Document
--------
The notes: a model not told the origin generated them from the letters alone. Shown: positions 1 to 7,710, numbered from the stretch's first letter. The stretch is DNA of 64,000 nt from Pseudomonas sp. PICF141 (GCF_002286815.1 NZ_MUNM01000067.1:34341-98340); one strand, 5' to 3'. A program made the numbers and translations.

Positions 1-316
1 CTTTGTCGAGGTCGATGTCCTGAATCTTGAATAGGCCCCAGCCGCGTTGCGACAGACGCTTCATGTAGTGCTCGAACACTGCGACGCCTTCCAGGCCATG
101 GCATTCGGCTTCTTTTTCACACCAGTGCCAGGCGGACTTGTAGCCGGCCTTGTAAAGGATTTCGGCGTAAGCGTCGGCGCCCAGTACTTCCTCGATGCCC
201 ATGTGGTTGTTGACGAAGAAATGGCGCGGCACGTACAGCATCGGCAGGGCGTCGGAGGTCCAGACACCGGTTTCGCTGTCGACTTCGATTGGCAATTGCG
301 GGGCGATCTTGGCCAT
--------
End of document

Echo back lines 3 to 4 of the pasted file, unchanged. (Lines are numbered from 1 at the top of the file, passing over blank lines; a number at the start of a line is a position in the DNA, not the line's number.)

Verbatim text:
1 CTTTGTCGAGGTCGATGTCCTGAATCTTGAATAGGCCCCAGCCGCGTTGCGACAGACGCTTCATGTAGTGCTCGAACACTGCGACGCCTTCCAGGCCATG
101 GCATTCGGCTTCTTTTTCACACCAGTGCCAGGCGGACTTGTAGCCGGCCTTGTAAAGGATTTCGGCGTAAGCGTCGGCGCCCAGTACTTCCTCGATGCCC